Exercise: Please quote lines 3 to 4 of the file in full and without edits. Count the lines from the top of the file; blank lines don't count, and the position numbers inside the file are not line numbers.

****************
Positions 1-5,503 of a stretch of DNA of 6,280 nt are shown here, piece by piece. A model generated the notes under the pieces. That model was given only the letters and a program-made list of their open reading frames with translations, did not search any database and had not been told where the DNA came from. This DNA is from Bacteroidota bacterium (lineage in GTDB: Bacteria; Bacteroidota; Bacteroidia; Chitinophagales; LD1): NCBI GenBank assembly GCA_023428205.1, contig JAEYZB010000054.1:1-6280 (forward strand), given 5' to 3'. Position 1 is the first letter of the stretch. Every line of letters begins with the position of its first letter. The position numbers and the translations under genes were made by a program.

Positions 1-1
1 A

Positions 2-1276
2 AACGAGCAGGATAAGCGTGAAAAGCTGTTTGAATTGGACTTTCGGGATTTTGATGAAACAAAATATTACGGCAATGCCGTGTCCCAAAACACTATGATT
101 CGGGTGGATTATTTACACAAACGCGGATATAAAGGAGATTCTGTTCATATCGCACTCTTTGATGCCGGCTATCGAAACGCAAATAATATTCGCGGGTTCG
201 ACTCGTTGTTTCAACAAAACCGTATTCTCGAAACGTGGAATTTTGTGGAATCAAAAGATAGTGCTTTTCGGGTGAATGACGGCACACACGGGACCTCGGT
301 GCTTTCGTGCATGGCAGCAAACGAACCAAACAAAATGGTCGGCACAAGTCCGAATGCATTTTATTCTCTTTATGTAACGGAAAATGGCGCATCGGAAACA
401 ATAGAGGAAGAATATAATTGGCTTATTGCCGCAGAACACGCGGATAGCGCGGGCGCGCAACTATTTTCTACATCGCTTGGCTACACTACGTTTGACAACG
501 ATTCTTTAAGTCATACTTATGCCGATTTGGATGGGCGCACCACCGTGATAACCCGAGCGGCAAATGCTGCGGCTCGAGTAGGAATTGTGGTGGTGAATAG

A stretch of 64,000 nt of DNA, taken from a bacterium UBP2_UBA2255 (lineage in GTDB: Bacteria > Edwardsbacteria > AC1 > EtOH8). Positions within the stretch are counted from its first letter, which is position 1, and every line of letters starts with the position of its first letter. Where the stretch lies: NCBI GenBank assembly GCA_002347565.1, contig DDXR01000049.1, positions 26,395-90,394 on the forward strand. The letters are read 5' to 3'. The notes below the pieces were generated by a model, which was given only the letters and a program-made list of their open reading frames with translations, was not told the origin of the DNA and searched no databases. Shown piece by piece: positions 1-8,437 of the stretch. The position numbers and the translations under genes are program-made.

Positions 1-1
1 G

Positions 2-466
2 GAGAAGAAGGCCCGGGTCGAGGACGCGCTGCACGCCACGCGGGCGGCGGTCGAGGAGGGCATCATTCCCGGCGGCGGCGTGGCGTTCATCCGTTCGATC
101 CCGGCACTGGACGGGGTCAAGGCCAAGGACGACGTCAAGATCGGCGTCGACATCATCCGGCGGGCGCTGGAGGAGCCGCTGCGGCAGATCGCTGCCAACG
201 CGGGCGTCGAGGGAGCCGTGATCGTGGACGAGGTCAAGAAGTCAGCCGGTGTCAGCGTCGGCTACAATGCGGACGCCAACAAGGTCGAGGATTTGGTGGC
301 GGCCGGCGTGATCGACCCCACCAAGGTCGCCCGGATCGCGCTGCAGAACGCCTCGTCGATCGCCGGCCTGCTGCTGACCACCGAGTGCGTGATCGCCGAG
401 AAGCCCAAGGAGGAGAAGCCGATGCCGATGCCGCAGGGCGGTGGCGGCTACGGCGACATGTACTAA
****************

1 A

Positions 2-1276